When it came my turn to use my predator caller, I did so as if I was a mouse caught in the death grasp of some night creature and I played out my role as if auditioning for some part on stage. I bit down hard on the rubber mouthpiece and blew and panted, imagining it was me that was being attacked and that I was some helpless animal, scared out of my wits with an unseen attacker snapping at my neck. I played that caller as if my life depended on it and was quite pleased with myself at the great performance I was putting on.
My hands rested on the rifle fore-end as I scanned the gloom and strained for any excited howls or barking that would indicate that we had stirred up the hunger of any wild dogs that would rush in for an easy kill.
As I turned my head towards the horizon, I suddenly became aware of a dark streamlined shape gliding effortlessly towards me. It was about 10 metres away, perfectly silhouetted against the distant suburban lights and sailing swiftly towards me. For a moment all I could think of was that the shape looked so much like an American stealth bomber - it was so smooth, closing fast towards me and directly at my head. On its present course it appeared that it was going to collide with my mouth. The silhouette was about a metre from tip to tip, a slight bulge in the middle and a sharp beak coming to a pointed ‘V’ at its extremity. Suddenly I recognised it for what it was: an owl streaking straight towards the sound of an injured mouse. The realisation of what this was and what was going to happen to me if I didn’t react, and react now, suddenly struck home! I burst into action as this huge night hunter was only a fraction of a second away from latching its claws around what it thought was easy prey.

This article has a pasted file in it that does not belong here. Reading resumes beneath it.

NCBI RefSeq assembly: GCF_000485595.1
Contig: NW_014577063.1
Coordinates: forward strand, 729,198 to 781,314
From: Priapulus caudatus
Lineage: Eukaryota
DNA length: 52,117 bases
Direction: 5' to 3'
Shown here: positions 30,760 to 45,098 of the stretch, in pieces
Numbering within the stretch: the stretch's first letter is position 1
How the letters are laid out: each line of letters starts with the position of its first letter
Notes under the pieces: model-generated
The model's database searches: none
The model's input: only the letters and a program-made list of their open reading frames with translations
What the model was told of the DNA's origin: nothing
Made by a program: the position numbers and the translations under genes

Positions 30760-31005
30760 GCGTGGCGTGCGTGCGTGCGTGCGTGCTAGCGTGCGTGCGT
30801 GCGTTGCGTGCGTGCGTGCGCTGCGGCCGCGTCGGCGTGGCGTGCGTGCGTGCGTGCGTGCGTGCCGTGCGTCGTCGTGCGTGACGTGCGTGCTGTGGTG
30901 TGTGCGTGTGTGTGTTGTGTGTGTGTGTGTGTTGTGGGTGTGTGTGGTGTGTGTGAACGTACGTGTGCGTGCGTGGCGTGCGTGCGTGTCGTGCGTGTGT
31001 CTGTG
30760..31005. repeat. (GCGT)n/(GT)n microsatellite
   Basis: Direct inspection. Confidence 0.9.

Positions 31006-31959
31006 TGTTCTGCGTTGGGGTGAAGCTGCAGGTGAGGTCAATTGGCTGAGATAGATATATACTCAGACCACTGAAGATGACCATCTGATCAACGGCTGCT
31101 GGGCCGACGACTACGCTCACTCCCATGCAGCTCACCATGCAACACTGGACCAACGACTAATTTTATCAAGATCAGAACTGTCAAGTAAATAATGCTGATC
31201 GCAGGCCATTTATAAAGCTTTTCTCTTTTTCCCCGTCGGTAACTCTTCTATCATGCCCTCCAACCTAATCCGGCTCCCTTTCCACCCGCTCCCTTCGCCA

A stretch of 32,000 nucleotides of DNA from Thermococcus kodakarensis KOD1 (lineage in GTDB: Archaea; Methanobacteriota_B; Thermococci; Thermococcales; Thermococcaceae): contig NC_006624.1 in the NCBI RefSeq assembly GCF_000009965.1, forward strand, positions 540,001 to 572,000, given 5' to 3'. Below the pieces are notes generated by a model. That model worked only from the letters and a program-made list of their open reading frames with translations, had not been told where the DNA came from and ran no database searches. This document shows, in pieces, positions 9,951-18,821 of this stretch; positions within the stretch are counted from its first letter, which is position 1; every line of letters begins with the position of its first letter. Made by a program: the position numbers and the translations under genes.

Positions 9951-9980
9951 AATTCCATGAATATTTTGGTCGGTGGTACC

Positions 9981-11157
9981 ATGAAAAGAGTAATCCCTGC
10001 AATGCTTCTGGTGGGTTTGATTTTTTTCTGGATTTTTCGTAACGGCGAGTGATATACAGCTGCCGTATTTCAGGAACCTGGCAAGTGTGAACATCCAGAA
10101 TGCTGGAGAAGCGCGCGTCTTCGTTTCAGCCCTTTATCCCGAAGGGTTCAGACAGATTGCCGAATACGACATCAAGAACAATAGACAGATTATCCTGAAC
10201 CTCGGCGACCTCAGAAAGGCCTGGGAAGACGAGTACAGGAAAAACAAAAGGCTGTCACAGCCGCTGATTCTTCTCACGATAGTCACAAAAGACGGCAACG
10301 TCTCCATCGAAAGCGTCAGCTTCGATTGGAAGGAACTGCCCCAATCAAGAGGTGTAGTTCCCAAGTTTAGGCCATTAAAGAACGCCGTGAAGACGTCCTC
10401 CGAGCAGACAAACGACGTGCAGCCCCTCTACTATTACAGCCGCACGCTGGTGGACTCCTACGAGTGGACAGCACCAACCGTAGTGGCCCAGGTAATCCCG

I don’t know who got the biggest fright; me from the sudden realisation that a bird of prey was only centimetres away from sinking its talons into my face and ripping my predator caller away and most probably some of my flesh, or the owl as it came face to face with a dark shape that until a fraction of a second before had been a rock with a mouse sitting on top of it.